- The Washington Times - Tuesday, November 9, 2004

One thing has become clear in Miami this season: Stopping Shaquille O’Neal does not necessarily mean stopping the Heat.

Of course, O’Neal is expected to become the team’s focal point as the season matures, but at least for now, second-year point guard Dwyane Wade is carrying the undefeated Heat, which in turn has taken the heat off O’Neal.

The Wizards (2-1) discovered that Saturday night when Wade set career highs with 37 points and 12 assists in leading Miami to a 118-106 win over Washington at MCI Center. The Wizards get another shot at the Heat tonight in Miami.

O’Neal, acquired over the summer from the Los Angeles Lakers for Caron Butler, Brian Grant, Lamar Odom and a future first-round pick, has been slowed by a hamstring injury. The Wizards have lucked out somewhat by getting two of the four meetings with the Heat out of the way with O’Neal at less than full strength, but that didn’t matter Saturday.

O’Neal finished with 13 points, eight rebounds and two blocks, looking like himself only at the free throw line, where he shot 3-for-12. Still, the Heat improved to 3-0.

Wade, on the other hand, ranks third in the league in scoring at 28.7 points a game. Against the Wizards on Saturday he made numerous forays to the basket and 14 of 16 free throws, a performance that probably nailed down his selection yesterday as the Eastern Conference player of the week.

“Going into that game it was, ‘How are you going to stop Shaq? He’s dominant. What are you going to do?’” Wizards coach Eddie Jordan said. “Coming out of that game you say, ‘How are you going to stop Wade?’”

One thing that should help keep O’Neal in check and Wade from driving the lane will be the return of Wizards center Brendan Haywood. Haywood, who signed a five-year, $25 million deal last week, was suspended for the first three games of the season for his part in a fight during a preseason game.

“They pose a double threat, but I think we can eliminate some of that if we force Dwyane Wade to shoot jumpers,” Haywood said. “Last game he scored 37, all on layups from what I can see. That’s not acceptable. We have to go out there and force Dwyane Wade to be a jump shooter and give the Daddy as much attention as we can on the inside.”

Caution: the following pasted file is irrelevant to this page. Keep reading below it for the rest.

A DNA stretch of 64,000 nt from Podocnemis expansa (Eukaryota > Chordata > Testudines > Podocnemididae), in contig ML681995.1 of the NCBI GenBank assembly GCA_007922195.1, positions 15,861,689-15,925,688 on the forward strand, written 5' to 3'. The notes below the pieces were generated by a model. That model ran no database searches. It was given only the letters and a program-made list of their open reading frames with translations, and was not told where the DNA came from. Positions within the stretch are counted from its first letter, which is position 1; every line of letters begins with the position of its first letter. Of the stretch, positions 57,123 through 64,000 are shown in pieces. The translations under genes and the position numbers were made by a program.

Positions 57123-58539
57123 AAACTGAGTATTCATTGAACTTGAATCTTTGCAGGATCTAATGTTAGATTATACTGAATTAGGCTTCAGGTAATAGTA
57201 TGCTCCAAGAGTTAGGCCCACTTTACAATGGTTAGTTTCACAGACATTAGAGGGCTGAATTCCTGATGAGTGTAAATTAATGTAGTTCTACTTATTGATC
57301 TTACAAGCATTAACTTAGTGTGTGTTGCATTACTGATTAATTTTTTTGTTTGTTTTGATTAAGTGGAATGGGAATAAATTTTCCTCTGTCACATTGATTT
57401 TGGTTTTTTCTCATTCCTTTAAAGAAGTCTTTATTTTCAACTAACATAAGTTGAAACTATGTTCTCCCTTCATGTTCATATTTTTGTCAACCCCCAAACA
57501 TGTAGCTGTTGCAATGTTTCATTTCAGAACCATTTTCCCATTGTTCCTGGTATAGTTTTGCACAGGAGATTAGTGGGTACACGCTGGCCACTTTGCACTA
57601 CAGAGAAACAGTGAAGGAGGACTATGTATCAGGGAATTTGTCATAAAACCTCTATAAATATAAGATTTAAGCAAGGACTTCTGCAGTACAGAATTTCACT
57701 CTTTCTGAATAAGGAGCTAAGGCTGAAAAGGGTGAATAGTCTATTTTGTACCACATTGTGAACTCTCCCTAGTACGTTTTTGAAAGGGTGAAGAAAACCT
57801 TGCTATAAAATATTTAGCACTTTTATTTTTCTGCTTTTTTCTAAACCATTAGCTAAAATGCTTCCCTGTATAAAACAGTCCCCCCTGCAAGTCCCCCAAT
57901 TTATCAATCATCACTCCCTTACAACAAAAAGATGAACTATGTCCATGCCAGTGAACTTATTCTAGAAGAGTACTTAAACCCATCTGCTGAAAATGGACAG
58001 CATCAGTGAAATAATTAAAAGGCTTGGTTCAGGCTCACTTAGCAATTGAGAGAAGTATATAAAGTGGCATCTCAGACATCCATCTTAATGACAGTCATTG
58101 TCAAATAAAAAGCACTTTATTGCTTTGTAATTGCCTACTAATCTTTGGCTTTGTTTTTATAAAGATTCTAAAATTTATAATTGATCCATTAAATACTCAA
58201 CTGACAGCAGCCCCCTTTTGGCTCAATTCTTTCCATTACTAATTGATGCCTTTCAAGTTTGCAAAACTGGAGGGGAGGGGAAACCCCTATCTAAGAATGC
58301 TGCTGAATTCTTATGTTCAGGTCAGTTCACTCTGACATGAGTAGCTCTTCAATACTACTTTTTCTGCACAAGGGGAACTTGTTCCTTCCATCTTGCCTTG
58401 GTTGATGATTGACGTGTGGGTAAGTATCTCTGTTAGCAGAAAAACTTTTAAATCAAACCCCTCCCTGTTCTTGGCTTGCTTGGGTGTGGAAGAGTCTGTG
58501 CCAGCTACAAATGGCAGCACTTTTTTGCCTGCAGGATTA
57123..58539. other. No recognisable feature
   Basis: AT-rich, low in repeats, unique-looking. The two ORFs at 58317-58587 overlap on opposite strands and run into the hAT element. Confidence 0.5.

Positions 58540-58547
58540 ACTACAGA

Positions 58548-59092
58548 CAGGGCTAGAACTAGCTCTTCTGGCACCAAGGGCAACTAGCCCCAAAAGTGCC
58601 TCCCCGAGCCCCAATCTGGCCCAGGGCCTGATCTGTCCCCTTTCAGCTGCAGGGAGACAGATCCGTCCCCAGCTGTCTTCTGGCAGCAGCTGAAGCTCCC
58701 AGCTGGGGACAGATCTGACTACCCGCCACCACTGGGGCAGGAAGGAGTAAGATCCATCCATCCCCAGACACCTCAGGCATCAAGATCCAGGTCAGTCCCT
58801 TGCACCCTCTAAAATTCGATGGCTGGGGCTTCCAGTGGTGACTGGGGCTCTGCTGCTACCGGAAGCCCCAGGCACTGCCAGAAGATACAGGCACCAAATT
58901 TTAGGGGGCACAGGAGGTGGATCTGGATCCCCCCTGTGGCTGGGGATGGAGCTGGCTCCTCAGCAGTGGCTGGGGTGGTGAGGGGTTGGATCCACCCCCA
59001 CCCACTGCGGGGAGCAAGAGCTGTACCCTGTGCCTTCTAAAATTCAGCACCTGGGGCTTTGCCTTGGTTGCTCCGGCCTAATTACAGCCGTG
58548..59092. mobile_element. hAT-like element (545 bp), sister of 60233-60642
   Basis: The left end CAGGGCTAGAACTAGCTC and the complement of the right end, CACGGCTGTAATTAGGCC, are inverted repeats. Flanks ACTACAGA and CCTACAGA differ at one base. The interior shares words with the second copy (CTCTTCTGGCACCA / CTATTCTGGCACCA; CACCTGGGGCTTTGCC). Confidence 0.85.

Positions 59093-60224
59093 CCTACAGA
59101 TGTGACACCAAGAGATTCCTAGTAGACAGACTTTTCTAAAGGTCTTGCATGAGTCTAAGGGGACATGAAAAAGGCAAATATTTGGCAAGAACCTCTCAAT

There’s also the question of the Wizards’ health, namely point guard Gilbert Arenas. Arenas bruised his left heel when he landed awkwardly while attempting a dunk in the first quarter Saturday. He finished with a team-high 27 points and practiced at full speed yesterday but has been walking with a noticeable limp the last two days.

“Right now, truthfully, it’s about 35 percent,” said Arenas, who claimed he will play tonight. “Whatever time I play, mostly I’ll be playing on my toes unless this medicine works.”

The Wizards will need all the help they can get against a surprisingly balanced Miami team. Jordan said players like Rasual Butler and, more importantly, Eddie Jones, who scored 12 points in the final 2:26 on Saturday, are big concerns.

But Wade appears to be priority No. 1.

“We are emphasizing keeping him on the perimeter,” Jordan said. “When he breaks us down, it’s just forget it. Shaq is there for lobs or offensive rebounds. The 3-point shooters are open, or even Wade finishes himself. You have a three-headed dragon when he starts to penetrate.”

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